Last night my kids had a sleepover together and stayed up and watched movies, so we knew they would be tired today (Note–tiredness…also something that fuels anger—have your kids been staying up way too late these days too, by the way?), so we gave them 5 things to do if they feel angry.  In fact, we wrote these down and taped them to the wall where it would be visible.

  1. Go to room and get some space.
  2. Wash face in the bathroom.
  3. Go punch on the punching bag.
  4. Go outside and shoot hoops.
  5. Find a way to be helpful around the house.

You can come up with your own list that meets your kids’ and family’s needs, but the point is to be proactive and give them tools and options so they know what TO DO instead of just being told what not to do.

We are all experiencing some sort of loss these days. Take time to mourn it and help your kids do the same.  But I also encourage you to take time this week to write down everything that you have gained too (besides the #quarantine15 lol).  Sit down with your kids and have them add to your list to help them focus on the good things about this time together too. And maybe with the positive things in mind, they won’t get quite as frustrated when they step on that Lego!

Lord, you bring healing to the brokenhearted. You lead us to peaceful waters. You restore our souls. You refresh our minds. In all circumstances, we can find joy. We ask for your joy today in our homes, in our hearts, and in our world.

Here’s to building better families together–
Christine

27 Ways to Connect as a Family

The Connection Tool

Even though I don’t like the circumstances behind this social distancing, and I do not take how scary this virus is lightly, I do believe that God makes all things good. And the good I see already happening is that we are getting back to the basics…family time. Not always on the go, not frantically running around from activity to activity. Just taking time to breathe…to connect…and for some families…to reconnect.

I believe that we’ve all been sucked into this “rat race” of busyness and have been made to feel that this is how our lives should be. In a sense, over the years, our society has gotten into the habit of family-distancing. We’ve been running around pouring our energy into our work, into kids’ activities, and even into volunteer activities instead of pouring our energy into our families and into building close relationships with our spouse and with our kids.

So again, even though I do not like that something like this virus is the reason behind families being forced to spend time together, I do believe that God is going to bless this time for all of us…if we make the most of out it. I’m seeing families out on bike rides…I see families walking around our neighborhood together. And I think–“Yes, this is how things should be more often.”  Maybe this time can be spent not only reconnecting but also reprioritizing our time and learning to put more time into our families.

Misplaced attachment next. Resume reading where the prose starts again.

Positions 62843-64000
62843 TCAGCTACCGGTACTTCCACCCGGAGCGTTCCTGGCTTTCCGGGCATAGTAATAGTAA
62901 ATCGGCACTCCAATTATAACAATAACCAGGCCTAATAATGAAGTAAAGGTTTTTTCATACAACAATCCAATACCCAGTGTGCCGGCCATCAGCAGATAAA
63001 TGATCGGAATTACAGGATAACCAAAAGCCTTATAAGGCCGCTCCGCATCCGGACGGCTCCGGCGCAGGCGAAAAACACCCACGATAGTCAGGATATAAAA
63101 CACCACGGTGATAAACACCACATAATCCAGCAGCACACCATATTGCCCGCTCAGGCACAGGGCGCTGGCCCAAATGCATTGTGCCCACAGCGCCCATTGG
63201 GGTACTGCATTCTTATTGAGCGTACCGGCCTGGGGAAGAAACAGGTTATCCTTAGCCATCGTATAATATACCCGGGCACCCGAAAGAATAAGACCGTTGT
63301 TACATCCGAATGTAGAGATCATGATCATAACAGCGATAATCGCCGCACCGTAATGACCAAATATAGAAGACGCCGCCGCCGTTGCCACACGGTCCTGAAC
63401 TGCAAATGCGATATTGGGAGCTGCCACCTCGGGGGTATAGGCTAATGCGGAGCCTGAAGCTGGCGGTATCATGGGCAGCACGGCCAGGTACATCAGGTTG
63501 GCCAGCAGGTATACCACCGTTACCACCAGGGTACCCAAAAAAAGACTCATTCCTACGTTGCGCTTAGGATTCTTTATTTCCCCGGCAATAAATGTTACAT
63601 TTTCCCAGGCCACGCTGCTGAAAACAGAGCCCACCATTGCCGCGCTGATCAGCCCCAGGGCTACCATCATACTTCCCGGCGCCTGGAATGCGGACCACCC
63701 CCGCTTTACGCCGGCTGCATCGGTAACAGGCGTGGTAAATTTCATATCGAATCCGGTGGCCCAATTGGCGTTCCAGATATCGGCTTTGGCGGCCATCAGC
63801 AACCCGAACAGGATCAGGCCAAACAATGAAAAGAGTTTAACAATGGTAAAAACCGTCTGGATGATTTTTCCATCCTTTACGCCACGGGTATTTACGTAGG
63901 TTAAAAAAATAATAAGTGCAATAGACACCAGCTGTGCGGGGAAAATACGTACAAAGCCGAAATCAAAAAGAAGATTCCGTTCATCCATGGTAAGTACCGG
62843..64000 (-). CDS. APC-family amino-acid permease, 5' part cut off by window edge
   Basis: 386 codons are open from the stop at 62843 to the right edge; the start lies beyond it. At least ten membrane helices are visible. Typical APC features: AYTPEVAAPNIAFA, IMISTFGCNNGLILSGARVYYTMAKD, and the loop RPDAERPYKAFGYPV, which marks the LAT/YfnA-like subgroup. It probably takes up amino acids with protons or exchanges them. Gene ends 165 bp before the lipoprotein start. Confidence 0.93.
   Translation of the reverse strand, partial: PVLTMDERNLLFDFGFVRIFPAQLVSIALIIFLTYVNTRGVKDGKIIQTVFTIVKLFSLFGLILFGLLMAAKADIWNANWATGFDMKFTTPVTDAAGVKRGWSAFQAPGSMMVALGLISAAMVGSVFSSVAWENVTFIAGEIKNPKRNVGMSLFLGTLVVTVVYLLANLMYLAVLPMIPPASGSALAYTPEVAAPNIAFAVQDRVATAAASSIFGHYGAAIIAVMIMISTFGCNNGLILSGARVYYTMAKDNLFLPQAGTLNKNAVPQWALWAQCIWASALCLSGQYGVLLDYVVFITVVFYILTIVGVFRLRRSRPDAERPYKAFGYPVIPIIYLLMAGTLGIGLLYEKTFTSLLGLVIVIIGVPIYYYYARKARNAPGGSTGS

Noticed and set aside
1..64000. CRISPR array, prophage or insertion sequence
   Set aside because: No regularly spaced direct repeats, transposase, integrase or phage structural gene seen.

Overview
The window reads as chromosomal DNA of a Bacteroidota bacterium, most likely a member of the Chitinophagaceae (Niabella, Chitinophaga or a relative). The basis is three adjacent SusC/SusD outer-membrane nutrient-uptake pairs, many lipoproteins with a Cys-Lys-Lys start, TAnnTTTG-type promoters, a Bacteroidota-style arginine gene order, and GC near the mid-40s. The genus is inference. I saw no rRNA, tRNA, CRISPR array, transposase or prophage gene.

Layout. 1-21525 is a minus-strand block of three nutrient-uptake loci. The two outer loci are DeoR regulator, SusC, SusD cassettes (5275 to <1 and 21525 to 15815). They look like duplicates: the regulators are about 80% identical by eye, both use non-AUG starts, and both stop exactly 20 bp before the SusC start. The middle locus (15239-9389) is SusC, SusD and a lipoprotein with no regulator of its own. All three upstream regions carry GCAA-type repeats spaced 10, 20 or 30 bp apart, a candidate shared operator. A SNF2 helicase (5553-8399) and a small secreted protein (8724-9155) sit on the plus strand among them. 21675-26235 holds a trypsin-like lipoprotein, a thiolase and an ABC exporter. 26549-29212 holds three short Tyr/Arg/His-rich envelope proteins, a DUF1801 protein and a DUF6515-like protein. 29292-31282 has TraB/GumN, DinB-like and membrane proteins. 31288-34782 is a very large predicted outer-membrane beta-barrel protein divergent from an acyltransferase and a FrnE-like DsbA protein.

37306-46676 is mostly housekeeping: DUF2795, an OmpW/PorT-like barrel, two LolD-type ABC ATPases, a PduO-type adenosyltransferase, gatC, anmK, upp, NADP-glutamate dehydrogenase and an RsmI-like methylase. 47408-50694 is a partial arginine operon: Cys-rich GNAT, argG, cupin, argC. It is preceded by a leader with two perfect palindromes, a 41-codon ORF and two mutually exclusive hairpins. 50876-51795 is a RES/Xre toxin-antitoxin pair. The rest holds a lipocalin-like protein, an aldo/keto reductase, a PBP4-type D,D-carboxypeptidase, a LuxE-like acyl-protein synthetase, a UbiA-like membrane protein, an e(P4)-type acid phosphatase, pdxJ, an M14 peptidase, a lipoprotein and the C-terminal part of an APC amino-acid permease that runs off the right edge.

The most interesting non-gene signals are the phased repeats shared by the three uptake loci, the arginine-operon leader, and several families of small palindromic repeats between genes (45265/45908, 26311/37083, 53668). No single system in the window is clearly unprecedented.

Together, let’s turn this social-distancing into family-connecting!

Here are a few ways (thank you to our board members who helped with this list) to put The Connection Tool to good use and connect as a family—

  • Have a family movie night and pizza night.
  • Create a new family recipe.
  • Design a Family Flag.
  • Come up with a new family motto.
  • Start a new tradition—the crazier, the better!
  • Play Board Games.
  • Build a fort and watch home videos.
  • Make a family photo album or scrapbook or picture video.
  • Make up a family rap, poem, song, or rhyme. Bonus points for coming up with hand gestures. Extra bonus points for performing it! Extra extra bonus points for posting it on Social Media!
  • Have a “Taste the Rainbow Night”—where you buy fruits and vegetables of every different color of the rainbow and try them together (healthy food = healthy bodies)
  • Pretend to travel to another country—make food, listen to music, learn some new words, and imagine you are there! (We recently went to “Jamaica” as a family)
  • Have a dance party and each make requests of your favorite dance songs.
  • Put on a family concert (with actual instruments or with pots and pans and other household items).
  • Make up a skit and perform it.
  • Take donations to your local food pantry.
  • Have a Nerf Gun fight (Please wear your safety goggles)
  • Go on a Weird Nature Walk where you try to find weird things.
  • Have a family devotional time.
  • Design a family t-shirt. Come up with a team name, logo, and motto. Bonus points–order shirts for the whole family!
  • Get a head start on yard work or plant a garden – start with seeds in a cup.
  • Take turns letting each family member be the “teacher” where everyone gets to teach something they enjoy doing.
  • Do a “Show and Tell” time where everyone gets a few minutes to share their favorite item in the house.
  • Make a list of how your family can make the world a better place.
  • Start a “Wall of Gratitude” where you write down everything that you are grateful for.
  • Have a pillow fight. (Have safety rules in place—no heads or necks).
  • Come up with a secret family handshake.
  • Do a big “I love you” family hug every day.

Here’s a print-out 27 WAYS TO CONNECT AS A FAMILY in case you want to use this as a checklist. 🙂

Put on love which binds them together in perfect unity. Colossians 3:14

Here’s to building better families together–

Christine

3 Ways to Teach Kids to Be Patient